Master of Science in Petroleum Engineering (MSPE)


Petroleum Engineering

Document Type



Surfactants have been considered for enhanced oil recovery by reduced oil-water interfacial tension. However, these surfactants may enhance oil recovery via wettability alteration as well. This study experimentally determines the influence of surfactant type and concentration on oil recovery, oil-water relative permeabilities and wettability in reservoir rocks. Several coreflood experiments were conducted using Yates reservoir fluids in Berea rocks and two types of surfactants (nonionic and anionic) in varying concentrations. A coreflood simulator was used to calculate oil-water relative permeabilities by history matching recovery and pressure drop measured during the corefloods. These relative permeability variations were interpreted using Craig's rules-of-thumb to characterize wettability alterations induced by the surfactants. The two main mechanisms behind the use of surfactants to enhance oil recovery are (1) reduction in interfacial tension and (2) alteration of wettability. To discern the relative contributions from these two mechanisms on enhanced oil recovery, two series of coreflood experiments have been conducted using a nonionic surfactant in varying concentrations. The first series used decane as the oil phase to quantify the effect of reduction in interfacial tension on oil recovery, while considering wettability effects in the decane-brine-Berea system to be negligible. The second series used Yates crude oil in place of decane to quantify the effects of reduction in interfacial tension as well as wettability alteration on enhanced oil recovery. The same two sets of experiments are then repeated with the anionic surfactant. The comparison of results of these four sets of experiments showed significantly higher oil recoveries for second series of experiments, indicating that the surfactants have altered wettability. The optimum surfactant concentration was found to be 3500 ppm. In three of the four cases studied, oil/water emulsions caused high pressure drops during the flooding experiments, strongly affecting the relative permeability curves. Craig's rules-of-thumb may not be applicable in systems containing emulsions. This study suggests that the development of a mixed-wettability state yields significantly higher oil recoveries observed in Yates crude oil systems. The significant contributions of this study are the quantification of the wettability altering capability of surfactants and the consequent enhancement of oil recovery.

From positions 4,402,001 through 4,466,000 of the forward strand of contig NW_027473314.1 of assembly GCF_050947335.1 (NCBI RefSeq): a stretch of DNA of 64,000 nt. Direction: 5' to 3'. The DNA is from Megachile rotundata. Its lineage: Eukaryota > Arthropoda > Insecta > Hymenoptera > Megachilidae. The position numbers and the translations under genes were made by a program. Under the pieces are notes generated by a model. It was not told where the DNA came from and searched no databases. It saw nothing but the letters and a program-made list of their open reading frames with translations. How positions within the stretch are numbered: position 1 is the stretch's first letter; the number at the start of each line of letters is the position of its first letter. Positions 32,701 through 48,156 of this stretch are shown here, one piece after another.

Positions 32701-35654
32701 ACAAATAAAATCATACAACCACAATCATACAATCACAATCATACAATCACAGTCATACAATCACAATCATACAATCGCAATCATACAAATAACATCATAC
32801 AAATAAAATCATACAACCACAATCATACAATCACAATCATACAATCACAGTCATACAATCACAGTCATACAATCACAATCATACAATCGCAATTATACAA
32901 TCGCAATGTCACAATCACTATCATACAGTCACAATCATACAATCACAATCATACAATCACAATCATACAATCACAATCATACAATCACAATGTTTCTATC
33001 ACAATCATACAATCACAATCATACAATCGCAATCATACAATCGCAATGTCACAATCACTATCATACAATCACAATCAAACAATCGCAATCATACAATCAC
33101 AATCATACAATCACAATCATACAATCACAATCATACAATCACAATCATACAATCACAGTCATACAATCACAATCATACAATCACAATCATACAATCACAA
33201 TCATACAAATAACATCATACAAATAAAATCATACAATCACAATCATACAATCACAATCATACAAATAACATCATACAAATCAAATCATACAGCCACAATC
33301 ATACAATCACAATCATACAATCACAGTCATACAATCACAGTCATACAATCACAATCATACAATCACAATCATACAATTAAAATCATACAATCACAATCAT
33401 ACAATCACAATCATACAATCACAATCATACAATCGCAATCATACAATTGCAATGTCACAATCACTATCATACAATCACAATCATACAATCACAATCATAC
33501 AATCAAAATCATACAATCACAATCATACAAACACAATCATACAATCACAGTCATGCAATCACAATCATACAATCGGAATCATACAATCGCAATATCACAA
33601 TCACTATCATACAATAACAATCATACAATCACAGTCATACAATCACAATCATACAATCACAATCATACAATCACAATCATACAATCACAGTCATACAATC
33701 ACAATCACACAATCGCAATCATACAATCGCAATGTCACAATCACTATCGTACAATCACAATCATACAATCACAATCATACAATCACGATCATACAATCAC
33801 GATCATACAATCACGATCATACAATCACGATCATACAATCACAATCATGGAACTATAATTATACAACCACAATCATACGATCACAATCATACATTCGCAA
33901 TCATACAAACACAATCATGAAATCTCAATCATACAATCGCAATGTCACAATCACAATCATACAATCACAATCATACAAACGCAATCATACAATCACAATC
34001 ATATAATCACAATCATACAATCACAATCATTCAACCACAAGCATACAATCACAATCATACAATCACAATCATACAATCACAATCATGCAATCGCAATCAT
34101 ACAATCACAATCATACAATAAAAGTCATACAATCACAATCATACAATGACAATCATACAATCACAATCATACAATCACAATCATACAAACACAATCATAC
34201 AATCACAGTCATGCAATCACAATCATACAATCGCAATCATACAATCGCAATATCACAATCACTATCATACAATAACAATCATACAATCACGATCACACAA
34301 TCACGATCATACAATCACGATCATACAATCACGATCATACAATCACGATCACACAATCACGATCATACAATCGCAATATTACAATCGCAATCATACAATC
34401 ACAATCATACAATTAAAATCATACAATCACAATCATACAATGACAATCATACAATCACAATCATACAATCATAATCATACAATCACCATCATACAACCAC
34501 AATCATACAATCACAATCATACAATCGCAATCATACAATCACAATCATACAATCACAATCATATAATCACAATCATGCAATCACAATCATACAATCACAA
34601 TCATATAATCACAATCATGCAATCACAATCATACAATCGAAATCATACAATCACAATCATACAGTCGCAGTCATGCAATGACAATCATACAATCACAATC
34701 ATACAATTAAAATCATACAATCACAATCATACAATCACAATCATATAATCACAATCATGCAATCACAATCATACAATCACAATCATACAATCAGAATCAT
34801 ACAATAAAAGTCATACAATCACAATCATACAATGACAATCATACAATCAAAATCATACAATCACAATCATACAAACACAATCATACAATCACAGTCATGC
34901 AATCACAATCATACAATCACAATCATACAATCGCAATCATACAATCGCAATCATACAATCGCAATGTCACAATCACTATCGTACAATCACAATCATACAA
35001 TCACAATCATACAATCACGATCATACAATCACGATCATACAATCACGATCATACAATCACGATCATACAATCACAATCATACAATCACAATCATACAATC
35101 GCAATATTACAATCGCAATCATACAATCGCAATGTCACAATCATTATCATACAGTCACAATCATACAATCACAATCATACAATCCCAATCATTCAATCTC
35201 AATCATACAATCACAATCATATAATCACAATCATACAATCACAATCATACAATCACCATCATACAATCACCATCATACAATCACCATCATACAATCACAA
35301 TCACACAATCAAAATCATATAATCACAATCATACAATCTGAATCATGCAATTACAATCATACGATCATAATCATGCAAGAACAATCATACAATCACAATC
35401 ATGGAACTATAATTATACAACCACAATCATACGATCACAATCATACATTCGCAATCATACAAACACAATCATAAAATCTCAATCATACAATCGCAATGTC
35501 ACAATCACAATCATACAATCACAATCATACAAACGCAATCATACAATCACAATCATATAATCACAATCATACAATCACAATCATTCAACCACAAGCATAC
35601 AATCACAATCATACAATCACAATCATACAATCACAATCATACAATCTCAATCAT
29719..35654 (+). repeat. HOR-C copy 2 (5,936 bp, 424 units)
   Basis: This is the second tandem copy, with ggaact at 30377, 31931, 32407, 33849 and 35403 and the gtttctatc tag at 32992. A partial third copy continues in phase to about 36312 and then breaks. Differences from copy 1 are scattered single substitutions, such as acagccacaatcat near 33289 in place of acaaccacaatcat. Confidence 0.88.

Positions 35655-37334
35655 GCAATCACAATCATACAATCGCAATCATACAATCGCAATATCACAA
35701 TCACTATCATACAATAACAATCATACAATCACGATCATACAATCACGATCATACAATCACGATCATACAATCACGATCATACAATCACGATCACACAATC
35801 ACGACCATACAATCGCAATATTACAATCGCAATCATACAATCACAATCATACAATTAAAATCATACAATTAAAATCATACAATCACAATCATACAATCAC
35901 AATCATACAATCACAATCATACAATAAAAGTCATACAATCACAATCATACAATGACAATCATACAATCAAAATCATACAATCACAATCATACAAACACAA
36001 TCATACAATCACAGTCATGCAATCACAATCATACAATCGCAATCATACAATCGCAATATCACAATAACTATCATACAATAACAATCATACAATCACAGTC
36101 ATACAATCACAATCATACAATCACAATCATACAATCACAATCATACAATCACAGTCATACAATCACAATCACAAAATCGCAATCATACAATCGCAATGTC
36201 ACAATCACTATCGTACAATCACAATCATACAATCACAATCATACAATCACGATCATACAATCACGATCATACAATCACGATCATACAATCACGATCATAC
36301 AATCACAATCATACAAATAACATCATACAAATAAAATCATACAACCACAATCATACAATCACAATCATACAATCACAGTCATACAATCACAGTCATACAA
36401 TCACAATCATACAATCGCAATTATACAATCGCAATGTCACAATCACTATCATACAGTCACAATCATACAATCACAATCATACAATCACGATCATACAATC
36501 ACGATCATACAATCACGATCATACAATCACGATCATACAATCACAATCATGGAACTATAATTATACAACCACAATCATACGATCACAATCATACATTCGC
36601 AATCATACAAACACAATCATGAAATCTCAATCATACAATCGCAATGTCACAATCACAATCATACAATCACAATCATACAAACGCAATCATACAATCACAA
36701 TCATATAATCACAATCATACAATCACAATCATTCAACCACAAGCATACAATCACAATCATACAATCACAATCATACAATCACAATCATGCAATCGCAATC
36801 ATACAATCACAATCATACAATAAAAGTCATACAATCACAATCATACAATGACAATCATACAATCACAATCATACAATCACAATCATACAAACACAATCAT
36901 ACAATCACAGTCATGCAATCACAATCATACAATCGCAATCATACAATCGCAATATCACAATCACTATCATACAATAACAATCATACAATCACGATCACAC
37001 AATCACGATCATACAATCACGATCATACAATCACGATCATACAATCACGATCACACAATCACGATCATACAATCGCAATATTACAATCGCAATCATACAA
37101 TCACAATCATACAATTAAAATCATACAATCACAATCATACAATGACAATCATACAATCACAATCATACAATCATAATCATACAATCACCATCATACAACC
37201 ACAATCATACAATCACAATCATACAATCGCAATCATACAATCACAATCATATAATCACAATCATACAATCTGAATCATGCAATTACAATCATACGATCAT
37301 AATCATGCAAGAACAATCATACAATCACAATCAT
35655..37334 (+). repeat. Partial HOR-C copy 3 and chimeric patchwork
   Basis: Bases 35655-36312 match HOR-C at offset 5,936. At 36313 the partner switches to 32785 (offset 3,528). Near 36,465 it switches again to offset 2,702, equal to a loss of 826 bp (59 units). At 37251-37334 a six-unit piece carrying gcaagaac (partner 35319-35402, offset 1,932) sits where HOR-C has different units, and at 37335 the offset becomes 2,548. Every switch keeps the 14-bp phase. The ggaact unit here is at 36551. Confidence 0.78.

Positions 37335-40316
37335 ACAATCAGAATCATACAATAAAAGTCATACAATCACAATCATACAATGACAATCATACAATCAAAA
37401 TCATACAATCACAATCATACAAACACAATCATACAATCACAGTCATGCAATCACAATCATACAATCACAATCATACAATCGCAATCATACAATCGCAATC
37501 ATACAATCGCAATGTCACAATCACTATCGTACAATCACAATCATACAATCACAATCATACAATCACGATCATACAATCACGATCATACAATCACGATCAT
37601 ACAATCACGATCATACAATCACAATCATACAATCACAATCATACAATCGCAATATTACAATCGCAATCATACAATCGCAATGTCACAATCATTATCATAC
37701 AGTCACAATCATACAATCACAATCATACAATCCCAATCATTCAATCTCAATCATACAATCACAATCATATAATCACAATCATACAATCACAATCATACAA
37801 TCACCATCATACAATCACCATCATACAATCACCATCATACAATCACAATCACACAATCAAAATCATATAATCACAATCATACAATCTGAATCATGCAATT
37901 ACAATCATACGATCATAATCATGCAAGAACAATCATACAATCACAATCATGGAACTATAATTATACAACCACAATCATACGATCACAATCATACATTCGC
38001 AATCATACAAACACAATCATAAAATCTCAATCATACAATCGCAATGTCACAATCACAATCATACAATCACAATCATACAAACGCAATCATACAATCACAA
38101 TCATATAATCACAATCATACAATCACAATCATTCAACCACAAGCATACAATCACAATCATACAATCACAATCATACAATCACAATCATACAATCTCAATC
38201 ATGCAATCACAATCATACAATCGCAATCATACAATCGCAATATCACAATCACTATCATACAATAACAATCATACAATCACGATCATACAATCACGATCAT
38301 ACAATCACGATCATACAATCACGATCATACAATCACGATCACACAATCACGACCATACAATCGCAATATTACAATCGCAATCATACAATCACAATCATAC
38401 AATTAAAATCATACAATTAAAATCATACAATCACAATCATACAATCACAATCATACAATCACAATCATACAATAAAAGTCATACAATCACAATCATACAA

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Committee Chair

Dandina N. Rao